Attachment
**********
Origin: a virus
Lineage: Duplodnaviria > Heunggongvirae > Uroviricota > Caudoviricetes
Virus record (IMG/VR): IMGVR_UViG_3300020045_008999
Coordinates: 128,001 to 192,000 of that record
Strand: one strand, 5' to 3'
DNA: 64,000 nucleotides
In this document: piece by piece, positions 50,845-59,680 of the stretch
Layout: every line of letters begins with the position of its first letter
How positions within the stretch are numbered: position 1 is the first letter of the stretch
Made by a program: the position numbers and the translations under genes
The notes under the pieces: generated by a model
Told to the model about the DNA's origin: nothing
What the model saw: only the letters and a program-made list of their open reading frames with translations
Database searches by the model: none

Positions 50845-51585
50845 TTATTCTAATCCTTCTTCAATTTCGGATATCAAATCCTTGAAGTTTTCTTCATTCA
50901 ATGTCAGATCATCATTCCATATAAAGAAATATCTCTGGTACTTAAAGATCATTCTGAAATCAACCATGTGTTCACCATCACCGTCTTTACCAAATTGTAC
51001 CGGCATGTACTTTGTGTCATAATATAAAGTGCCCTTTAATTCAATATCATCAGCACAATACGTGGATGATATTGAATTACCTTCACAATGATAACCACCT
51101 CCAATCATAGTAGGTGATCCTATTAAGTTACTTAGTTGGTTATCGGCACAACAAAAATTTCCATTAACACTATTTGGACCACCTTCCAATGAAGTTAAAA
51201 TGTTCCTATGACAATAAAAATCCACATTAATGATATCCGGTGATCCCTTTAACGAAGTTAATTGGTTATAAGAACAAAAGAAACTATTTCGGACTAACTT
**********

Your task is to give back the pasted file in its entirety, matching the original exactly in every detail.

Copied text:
Origin: a virus
Lineage: Duplodnaviria > Heunggongvirae > Uroviricota > Caudoviricetes
Virus record (IMG/VR): IMGVR_UViG_3300020045_008999
Coordinates: 128,001 to 192,000 of that record
Strand: one strand, 5' to 3'
DNA: 64,000 nucleotides
In this document: piece by piece, positions 50,845-59,680 of the stretch
Layout: every line of letters begins with the position of its first letter
How positions within the stretch are numbered: position 1 is the first letter of the stretch
Made by a program: the position numbers and the translations under genes
The notes under the pieces: generated by a model
Told to the model about the DNA's origin: nothing
What the model saw: only the letters and a program-made list of their open reading frames with translations
Database searches by the model: none

Positions 50845-51585
50845 TTATTCTAATCCTTCTTCAATTTCGGATATCAAATCCTTGAAGTTTTCTTCATTCA
50901 ATGTCAGATCATCATTCCATATAAAGAAATATCTCTGGTACTTAAAGATCATTCTGAAATCAACCATGTGTTCACCATCACCGTCTTTACCAAATTGTAC
51001 CGGCATGTACTTTGTGTCATAATATAAAGTGCCCTTTAATTCAATATCATCAGCACAATACGTGGATGATATTGAATTACCTTCACAATGATAACCACCT
51101 CCAATCATAGTAGGTGATCCTATTAAGTTACTTAGTTGGTTATCGGCACAACAAAAATTTCCATTAACACTATTTGGACCACCTTCCAATGAAGTTAAAA
51201 TGTTCCTATGACAATAAAAATCCACATTAATGATATCCGGTGATCCCTTTAACGAAGTTAATTGGTTATAAGAACAAAAGAAACTATTTCGGACTAACTT